Repeatability in LIBS Testing: Why is it critical?

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When it comes to precision measurements, accuracy and repeatability are the dynamic duo of measurement confidence. While they are equally important, in this blog we will focus on the importance of repeatability in the field of alloy verification, using the new handheld Laser Induced Breakdown Spectroscopy (LIBS) technology.

Confidence is what it’s all about

Repeatability in LIBS measurements refers to how close a series of measurements from a single alloy is, when taken successively, using the same analyser, and run by the same operator. Another term for repeatability is test-retest reliability; when you retest or re-measure an alloy sample, you should get essentially the same result, with a value close to the 3 sigma precision, or inversely, within approximately the 3 sigma error value. Since LIBS requires a different spot for each test, the homogeneity of the alloy may add some error in the repeatability. This is due to potential non-homogeneous alloy factors such as inclusions.  MnS and TiC are examples of typical inclusions. In such cases the amount of Mn or Ti would read as outliers from normal “expected” deviation (3 sigma error band). When the same measurement is not achieved, and the problem is not heterogeneity or inclusions, then we say that there is analyser variability or lack of reproducibility. Variability can be caused by the quality of the analyser being used, the lack of proper calibration of the analyser, poor training/incorrect use by the operator, or environmental factors like room temperature, ambient pressure, or simply the inherent instability of the analyser design.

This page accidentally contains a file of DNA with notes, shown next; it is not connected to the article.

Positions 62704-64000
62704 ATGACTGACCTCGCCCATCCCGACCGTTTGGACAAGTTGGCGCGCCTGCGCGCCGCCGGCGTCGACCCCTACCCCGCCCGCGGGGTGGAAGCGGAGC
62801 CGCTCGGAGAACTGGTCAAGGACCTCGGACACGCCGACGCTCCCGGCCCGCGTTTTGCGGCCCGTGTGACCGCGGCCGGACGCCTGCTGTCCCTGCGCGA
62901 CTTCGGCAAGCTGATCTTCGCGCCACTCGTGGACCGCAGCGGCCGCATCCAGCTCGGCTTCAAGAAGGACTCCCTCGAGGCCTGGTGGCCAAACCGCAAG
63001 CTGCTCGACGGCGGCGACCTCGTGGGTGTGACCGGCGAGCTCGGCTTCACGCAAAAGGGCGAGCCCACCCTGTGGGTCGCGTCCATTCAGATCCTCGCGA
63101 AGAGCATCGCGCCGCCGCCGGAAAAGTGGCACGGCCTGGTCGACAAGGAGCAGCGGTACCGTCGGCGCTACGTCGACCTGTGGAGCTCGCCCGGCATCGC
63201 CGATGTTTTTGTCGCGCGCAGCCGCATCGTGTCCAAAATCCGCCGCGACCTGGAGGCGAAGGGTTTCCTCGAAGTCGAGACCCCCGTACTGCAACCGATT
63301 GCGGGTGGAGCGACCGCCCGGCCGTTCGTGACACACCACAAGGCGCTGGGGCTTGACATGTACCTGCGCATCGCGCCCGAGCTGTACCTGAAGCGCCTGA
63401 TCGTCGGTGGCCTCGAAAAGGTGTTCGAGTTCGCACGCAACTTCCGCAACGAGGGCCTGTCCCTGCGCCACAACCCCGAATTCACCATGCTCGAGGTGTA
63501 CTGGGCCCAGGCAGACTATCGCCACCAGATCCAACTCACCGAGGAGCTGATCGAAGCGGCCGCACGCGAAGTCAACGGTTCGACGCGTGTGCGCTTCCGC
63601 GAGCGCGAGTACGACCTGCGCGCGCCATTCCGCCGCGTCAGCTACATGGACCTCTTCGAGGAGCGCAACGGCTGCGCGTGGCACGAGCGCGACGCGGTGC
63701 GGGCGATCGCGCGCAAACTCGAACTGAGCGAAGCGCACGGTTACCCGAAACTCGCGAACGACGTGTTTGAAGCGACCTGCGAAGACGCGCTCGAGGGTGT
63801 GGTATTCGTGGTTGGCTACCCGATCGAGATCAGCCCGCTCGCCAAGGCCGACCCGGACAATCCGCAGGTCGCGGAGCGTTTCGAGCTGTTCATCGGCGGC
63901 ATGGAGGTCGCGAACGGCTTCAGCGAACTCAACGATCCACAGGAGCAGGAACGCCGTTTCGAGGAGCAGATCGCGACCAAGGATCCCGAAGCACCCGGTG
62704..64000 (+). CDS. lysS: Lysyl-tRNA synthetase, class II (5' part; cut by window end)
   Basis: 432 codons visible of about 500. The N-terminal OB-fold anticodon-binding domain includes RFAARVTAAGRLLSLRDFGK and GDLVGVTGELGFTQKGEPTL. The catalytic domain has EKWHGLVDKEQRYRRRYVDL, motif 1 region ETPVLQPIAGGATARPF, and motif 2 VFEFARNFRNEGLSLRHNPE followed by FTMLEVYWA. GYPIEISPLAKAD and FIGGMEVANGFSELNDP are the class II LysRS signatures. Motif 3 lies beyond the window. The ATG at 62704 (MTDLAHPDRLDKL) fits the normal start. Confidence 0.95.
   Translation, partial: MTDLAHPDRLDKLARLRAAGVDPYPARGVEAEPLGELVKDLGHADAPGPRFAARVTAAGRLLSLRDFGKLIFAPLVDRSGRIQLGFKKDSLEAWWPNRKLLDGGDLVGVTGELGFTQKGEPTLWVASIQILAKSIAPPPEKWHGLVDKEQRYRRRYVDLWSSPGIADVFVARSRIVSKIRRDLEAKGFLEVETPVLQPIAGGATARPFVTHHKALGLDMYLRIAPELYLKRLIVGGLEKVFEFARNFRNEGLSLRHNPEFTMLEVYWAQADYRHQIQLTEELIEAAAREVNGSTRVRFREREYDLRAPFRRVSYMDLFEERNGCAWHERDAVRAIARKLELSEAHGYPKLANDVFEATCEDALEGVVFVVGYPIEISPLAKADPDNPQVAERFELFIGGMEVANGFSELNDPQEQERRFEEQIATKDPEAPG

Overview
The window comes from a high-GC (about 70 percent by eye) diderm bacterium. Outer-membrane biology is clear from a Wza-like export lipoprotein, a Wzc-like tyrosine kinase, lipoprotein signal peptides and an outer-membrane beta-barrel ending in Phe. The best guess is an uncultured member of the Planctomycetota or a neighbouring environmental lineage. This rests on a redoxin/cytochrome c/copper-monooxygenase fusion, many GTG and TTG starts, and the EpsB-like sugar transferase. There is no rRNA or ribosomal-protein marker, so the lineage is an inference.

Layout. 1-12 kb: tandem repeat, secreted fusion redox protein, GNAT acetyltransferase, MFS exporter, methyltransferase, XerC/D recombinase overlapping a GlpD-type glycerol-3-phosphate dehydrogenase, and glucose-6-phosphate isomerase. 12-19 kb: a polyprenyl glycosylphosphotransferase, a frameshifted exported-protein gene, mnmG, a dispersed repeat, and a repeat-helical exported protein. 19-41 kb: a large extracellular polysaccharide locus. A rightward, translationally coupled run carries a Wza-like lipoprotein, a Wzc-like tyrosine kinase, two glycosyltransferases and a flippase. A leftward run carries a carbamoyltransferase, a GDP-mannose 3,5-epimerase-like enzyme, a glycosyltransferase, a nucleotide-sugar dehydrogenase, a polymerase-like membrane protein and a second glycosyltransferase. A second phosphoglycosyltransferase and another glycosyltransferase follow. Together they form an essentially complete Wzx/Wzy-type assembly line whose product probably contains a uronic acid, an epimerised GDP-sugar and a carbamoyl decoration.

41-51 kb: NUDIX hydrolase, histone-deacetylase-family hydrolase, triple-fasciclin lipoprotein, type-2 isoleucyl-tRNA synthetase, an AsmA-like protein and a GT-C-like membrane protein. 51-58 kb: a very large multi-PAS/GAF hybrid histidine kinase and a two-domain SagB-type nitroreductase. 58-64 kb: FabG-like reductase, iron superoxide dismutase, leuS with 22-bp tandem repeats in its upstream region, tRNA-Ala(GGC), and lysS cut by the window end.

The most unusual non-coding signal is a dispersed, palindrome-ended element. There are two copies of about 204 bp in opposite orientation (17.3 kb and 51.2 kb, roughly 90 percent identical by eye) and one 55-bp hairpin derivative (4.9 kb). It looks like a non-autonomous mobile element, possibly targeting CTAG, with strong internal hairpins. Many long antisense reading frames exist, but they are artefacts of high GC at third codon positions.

So, why is repeatability crucial to the LIBS technology?

The LIBS test results are almost always critical data points that determine either the safety or economic value of the material being tested. Whether you are verifying an installed part or fabricating with that part, if the measurements taken are not reliable then the eventual service life of the structure or safe operation of the process may not be reliable either. Variance from engineered specifications will result in irregularities in the end product or in worst case, a malfunction that endangers life, the environment and the bottom line of an operation. Repeatability in your measurements helps to ensure quality in your process and your outcome.

The importance of calibration

A repeatable measurement is a consistent measurement, and more often than not, inspectors rely heavily on consistency for ultimate precision. One way to help check, maintain, and guarantee repeatability of your measurements is to conduct wavelength calibration and response calibration followed by repeatability tests. A repeatability test is specifically designed to check the repeatability of one person, one device, and one sample, in one environment. Before you begin your daily routine testing, calibrate your analyser using the set-up samples provided by the manufacturer. Then define a certain set of operating modes and conditions that will remain constant throughout the testing. These include: the operator log-in, the mode of operation of the analyser (averaging if desired), data fields to populate, units of readout, and element/alloy display options.

Other conditions to note are environmental conditions, the experience of the operator, the sample preparation, the locations and method of conducting the measurement and the amount of data you want to collect. In general, the more data you collect, the better. After collecting data, you can analyse a range of descriptive statistics in order to assess the repeatability of your measurement process. Regularly conducting repeatability tests is a good idea for any measurement facility.

Repeatable measurements for material verification are easy to achieve using new fast, accurate, portable LIBS analysers for elemental analysis – including carbon detection.

Source: Thermo Fisher Scientific – Analyzing Metals

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